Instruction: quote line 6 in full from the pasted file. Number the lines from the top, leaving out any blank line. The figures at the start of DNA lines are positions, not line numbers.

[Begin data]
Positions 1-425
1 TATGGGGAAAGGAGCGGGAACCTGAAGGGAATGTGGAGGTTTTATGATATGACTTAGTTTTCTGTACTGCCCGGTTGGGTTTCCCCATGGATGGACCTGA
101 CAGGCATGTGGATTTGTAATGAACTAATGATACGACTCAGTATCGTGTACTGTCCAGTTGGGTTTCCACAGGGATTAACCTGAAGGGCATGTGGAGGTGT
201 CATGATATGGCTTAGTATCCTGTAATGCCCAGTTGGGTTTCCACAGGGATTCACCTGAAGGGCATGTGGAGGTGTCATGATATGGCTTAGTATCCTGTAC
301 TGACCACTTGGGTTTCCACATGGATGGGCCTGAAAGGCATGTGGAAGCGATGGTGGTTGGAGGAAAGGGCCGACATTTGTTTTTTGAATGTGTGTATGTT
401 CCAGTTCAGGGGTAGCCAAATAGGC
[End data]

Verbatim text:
401 CCAGTTCAGGGGTAGCCAAATAGGC